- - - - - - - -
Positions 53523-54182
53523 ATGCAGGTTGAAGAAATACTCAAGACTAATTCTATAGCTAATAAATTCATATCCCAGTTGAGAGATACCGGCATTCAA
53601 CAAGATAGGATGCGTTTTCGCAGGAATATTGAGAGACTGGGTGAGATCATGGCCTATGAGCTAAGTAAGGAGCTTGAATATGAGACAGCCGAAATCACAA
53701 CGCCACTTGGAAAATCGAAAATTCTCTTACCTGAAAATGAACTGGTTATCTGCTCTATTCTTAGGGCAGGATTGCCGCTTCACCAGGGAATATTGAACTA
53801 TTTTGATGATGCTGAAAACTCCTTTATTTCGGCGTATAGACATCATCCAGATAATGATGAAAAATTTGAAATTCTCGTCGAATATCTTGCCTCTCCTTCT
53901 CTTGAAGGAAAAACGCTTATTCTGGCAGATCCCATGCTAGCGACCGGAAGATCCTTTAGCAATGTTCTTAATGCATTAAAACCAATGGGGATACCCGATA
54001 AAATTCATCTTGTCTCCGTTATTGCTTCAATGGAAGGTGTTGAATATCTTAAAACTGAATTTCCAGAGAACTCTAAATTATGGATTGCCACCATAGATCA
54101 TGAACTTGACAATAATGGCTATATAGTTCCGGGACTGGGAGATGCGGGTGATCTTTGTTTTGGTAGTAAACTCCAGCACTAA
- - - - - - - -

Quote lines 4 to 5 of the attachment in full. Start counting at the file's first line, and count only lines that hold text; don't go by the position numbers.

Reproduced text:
53701 CGCCACTTGGAAAATCGAAAATTCTCTTACCTGAAAATGAACTGGTTATCTGCTCTATTCTTAGGGCAGGATTGCCGCTTCACCAGGGAATATTGAACTA
53801 TTTTGATGATGCTGAAAACTCCTTTATTTCGGCGTATAGACATCATCCAGATAATGATGAAAAATTTGAAATTCTCGTCGAATATCTTGCCTCTCCTTCT